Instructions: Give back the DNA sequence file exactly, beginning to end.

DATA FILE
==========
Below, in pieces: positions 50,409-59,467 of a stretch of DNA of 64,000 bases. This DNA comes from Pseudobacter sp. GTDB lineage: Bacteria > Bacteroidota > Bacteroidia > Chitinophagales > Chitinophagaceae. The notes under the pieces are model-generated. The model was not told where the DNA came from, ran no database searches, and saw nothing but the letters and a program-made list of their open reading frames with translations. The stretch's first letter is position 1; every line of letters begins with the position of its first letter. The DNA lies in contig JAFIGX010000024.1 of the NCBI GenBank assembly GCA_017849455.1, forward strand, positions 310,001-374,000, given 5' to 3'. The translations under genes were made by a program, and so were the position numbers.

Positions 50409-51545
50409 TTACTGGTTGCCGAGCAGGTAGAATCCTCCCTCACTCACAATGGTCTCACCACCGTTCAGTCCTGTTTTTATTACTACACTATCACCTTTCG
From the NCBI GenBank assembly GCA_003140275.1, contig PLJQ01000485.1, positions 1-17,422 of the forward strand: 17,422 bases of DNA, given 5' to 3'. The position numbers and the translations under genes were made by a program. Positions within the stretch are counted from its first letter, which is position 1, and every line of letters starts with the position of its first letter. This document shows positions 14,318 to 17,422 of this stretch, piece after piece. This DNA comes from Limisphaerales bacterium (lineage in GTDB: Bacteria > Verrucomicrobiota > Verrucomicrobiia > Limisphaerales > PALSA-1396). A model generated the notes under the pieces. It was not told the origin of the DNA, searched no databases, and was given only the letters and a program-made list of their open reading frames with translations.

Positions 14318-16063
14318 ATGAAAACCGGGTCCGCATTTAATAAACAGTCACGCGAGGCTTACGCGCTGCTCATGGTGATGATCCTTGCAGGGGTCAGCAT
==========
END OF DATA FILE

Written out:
Below, in pieces: positions 50,409-59,467 of a stretch of DNA of 64,000 bases. This DNA comes from Pseudobacter sp. GTDB lineage: Bacteria > Bacteroidota > Bacteroidia > Chitinophagales > Chitinophagaceae. The notes under the pieces are model-generated. The model was not told where the DNA came from, ran no database searches, and saw nothing but the letters and a program-made list of their open reading frames with translations. The stretch's first letter is position 1; every line of letters begins with the position of its first letter. The DNA lies in contig JAFIGX010000024.1 of the NCBI GenBank assembly GCA_017849455.1, forward strand, positions 310,001-374,000, given 5' to 3'. The translations under genes were made by a program, and so were the position numbers.

Positions 50409-51545
50409 TTACTGGTTGCCGAGCAGGTAGAATCCTCCCTCACTCACAATGGTCTCACCACCGTTCAGTCCTGTTTTTATTACTACACTATCACCTTTCG
From the NCBI GenBank assembly GCA_003140275.1, contig PLJQ01000485.1, positions 1-17,422 of the forward strand: 17,422 bases of DNA, given 5' to 3'. The position numbers and the translations under genes were made by a program. Positions within the stretch are counted from its first letter, which is position 1, and every line of letters starts with the position of its first letter. This document shows positions 14,318 to 17,422 of this stretch, piece after piece. This DNA comes from Limisphaerales bacterium (lineage in GTDB: Bacteria > Verrucomicrobiota > Verrucomicrobiia > Limisphaerales > PALSA-1396). A model generated the notes under the pieces. It was not told the origin of the DNA, searched no databases, and was given only the letters and a program-made list of their open reading frames with translations.

Positions 14318-16063
14318 ATGAAAACCGGGTCCGCATTTAATAAACAGTCACGCGAGGCTTACGCGCTGCTCATGGTGATGATCCTTGCAGGGGTCAGCAT